The subsidy rollbacks are causing many companies to reassess their operations, while also forcing them to operate in a more efficient manner. Companies like Yanbu National Petrochemical Company have already said they are working on ways to reduce the impact of the subsidy cuts by increasing the efficiency of their plants. Yamama Cement has signed a deal with Germany’s ThyssenKrupp Industrial Solutions to build two new cement plants featuring low-power consumption technology that consumes less than 800 British thermal units per tonne of clinker and under 100 KWh per tonne of cement (see analysis). The question now is whether companies can carry on with the same prices for consumers simply by being more energy efficient, or if they will need to pass on any cost increases to the end users. Petrochemicals producers, who have been affected by sustained low oil prices, are said to be weighing the pros and cons of increasing consumer prices, given the risk of being priced out of certain deals.

Benefits Of Change

Businesses have had little incentive in the past to be energy efficient, and energy-saving technologies that are ubiquitous in other regions of the world have had minimum penetration in oil-rich Saudi Arabia until now. This could now change, as some stakeholders see the subsidy cuts as an opportunity rather than a problem. “As a businessman I don’t want the energy price to increase, but if you ask me as a Saudi, what is best for the country, it is very good. It impacts our margins, but people will start to think more about efficiency. We shouldn’t be wasting energy, even if it is cheap. This will make companies and business leaders think about saving power. It is good for the long term,” Ayman Al Hazmi, general manager of Wahaj (Saudi Specialised Products Company), an affiliate of Sipchem, told OBG.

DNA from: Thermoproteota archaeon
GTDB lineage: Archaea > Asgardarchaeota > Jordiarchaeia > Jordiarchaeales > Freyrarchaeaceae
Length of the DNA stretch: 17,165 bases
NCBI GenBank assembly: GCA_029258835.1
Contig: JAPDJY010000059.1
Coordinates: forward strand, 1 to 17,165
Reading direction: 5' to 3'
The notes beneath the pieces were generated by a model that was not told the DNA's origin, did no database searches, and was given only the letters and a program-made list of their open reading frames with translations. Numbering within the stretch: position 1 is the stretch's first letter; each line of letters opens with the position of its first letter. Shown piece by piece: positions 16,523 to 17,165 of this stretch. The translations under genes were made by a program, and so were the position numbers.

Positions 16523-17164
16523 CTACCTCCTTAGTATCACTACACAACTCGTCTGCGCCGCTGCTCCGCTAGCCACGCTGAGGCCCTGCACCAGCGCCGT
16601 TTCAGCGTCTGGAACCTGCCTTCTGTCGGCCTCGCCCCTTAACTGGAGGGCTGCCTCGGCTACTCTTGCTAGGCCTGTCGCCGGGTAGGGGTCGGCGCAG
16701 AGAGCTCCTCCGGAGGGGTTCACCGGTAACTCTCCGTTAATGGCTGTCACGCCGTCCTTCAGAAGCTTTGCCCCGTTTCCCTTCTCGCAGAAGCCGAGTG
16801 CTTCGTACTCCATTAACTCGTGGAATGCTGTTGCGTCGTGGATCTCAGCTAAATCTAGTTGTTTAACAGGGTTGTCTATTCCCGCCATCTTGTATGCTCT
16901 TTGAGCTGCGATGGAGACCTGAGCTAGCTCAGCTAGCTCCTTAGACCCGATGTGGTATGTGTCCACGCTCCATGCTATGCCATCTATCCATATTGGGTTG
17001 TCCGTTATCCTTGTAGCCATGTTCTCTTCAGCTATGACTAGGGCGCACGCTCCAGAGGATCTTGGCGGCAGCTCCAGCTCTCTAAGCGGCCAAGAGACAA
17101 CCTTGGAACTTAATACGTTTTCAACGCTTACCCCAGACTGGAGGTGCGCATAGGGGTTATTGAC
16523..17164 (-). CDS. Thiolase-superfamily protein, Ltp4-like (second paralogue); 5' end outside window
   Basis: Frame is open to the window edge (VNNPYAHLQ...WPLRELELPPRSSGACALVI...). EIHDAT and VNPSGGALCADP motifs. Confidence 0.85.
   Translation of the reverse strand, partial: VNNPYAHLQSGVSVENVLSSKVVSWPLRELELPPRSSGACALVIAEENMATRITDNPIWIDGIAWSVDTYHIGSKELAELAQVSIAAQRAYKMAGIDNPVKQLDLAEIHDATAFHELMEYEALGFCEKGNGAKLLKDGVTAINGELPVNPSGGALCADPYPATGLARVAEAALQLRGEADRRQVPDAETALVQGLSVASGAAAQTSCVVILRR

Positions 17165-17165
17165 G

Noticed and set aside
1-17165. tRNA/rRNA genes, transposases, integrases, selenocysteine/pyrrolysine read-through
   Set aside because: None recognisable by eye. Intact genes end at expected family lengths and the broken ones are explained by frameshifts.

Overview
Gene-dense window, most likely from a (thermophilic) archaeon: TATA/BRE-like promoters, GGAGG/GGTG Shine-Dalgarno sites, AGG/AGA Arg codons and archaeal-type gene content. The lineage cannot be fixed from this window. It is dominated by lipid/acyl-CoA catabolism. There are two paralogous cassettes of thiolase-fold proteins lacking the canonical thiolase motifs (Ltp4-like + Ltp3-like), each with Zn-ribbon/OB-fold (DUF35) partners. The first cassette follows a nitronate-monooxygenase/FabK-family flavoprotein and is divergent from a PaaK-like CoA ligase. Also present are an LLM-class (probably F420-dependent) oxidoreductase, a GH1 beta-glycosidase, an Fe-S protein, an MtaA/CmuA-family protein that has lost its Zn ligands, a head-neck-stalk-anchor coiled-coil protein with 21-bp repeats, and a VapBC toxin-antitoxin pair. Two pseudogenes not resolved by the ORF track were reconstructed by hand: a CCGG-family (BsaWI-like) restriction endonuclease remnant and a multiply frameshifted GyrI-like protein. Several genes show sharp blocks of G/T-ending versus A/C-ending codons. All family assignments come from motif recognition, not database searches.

Long term, the impact is likely to be positive. The International Energy Agency (IEA) predicts that the decision to cut subsidies will force Saudi industrial players to become leaner and more competitive. “The net long-term impact for Saudi Arabia is likely to be positive, as government balances improve and resource allocations become less distorted,” the IEA said in a January 2016 report.

Ongoing Competitiveness

The fact that Saudi residents and businesses are still paying a lot less for energy than most of their Gulf neighbours is also likely to help the Kingdom’s industry stay competitive in the region. Moreover, other GCC countries have announced their own energy subsidy reductions, with Oman, Bahrain, the UAE and Kuwait all beginning to enact subsidy cuts.

As impactful as the subsidy cuts could be to some firms – especially those already coping with the low oil prices and government spending cuts – in the long run they are likely to be a positive for the Kingdom as a whole. With growing awareness of energy usage and costs, companies will likely implement energy-saving practices and invest more in greener technologies. This will decrease domestic energy consumption and ultimately free up more crude oil and other fuels for sale on the international market energy products.

As the five-year energy subsidy reform programme moves ahead, industry insiders will be watching with great interest how and where the cuts in subsidies occur, and how much of the subsidies will be left at the end of the period.